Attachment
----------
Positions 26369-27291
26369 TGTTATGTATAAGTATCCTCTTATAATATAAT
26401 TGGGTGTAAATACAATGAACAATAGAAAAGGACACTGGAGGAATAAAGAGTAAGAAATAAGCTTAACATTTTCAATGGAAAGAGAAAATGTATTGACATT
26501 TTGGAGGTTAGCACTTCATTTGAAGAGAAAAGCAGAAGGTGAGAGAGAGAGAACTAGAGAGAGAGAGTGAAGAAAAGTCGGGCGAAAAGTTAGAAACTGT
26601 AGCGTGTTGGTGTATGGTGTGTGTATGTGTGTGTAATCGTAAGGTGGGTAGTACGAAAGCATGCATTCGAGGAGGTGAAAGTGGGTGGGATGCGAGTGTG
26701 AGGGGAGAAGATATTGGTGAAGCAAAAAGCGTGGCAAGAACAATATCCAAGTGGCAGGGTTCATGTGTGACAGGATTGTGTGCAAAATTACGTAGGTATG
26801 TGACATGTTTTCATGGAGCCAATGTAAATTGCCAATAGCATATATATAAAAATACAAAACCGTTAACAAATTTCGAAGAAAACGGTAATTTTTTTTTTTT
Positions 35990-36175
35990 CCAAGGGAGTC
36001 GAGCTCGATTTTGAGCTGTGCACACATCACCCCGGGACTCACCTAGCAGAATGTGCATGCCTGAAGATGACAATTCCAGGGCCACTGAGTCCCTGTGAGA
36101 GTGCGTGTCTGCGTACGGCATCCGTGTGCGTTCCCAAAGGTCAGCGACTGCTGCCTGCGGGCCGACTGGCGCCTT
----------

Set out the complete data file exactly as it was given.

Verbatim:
Positions 26369-27291
26369 TGTTATGTATAAGTATCCTCTTATAATATAAT
26401 TGGGTGTAAATACAATGAACAATAGAAAAGGACACTGGAGGAATAAAGAGTAAGAAATAAGCTTAACATTTTCAATGGAAAGAGAAAATGTATTGACATT
26501 TTGGAGGTTAGCACTTCATTTGAAGAGAAAAGCAGAAGGTGAGAGAGAGAGAACTAGAGAGAGAGAGTGAAGAAAAGTCGGGCGAAAAGTTAGAAACTGT
26601 AGCGTGTTGGTGTATGGTGTGTGTATGTGTGTGTAATCGTAAGGTGGGTAGTACGAAAGCATGCATTCGAGGAGGTGAAAGTGGGTGGGATGCGAGTGTG
26701 AGGGGAGAAGATATTGGTGAAGCAAAAAGCGTGGCAAGAACAATATCCAAGTGGCAGGGTTCATGTGTGACAGGATTGTGTGCAAAATTACGTAGGTATG
26801 TGACATGTTTTCATGGAGCCAATGTAAATTGCCAATAGCATATATATAAAAATACAAAACCGTTAACAAATTTCGAAGAAAACGGTAATTTTTTTTTTTT
Positions 35990-36175
35990 CCAAGGGAGTC
36001 GAGCTCGATTTTGAGCTGTGCACACATCACCCCGGGACTCACCTAGCAGAATGTGCATGCCTGAAGATGACAATTCCAGGGCCACTGAGTCCCTGTGAGA
36101 GTGCGTGTCTGCGTACGGCATCCGTGTGCGTTCCCAAAGGTCAGCGACTGCTGCCTGCGGGCCGACTGGCGCCTT